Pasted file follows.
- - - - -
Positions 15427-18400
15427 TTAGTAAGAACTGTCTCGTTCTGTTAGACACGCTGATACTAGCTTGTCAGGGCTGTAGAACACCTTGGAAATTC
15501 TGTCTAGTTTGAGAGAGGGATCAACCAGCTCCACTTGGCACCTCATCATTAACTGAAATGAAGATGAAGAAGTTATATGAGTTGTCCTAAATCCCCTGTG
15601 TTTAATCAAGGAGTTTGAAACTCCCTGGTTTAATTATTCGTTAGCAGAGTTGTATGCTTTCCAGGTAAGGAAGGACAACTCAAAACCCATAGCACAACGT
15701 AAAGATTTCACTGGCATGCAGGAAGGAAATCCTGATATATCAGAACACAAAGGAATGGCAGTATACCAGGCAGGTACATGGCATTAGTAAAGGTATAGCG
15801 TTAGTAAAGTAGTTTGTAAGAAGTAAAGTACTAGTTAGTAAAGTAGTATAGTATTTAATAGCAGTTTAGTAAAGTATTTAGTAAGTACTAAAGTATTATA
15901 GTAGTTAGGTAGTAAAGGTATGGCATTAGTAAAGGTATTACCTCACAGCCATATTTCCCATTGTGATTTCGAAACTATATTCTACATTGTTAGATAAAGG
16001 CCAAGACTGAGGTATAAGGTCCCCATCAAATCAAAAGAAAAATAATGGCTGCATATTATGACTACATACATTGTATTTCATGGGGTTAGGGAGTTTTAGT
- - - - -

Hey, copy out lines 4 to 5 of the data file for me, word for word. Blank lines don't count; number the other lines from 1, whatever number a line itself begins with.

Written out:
15601 TTTAATCAAGGAGTTTGAAACTCCCTGGTTTAATTATTCGTTAGCAGAGTTGTATGCTTTCCAGGTAAGGAAGGACAACTCAAAACCCATAGCACAACGT
15701 AAAGATTTCACTGGCATGCAGGAAGGAAATCCTGATATATCAGAACACAAAGGAATGGCAGTATACCAGGCAGGTACATGGCATTAGTAAAGGTATAGCG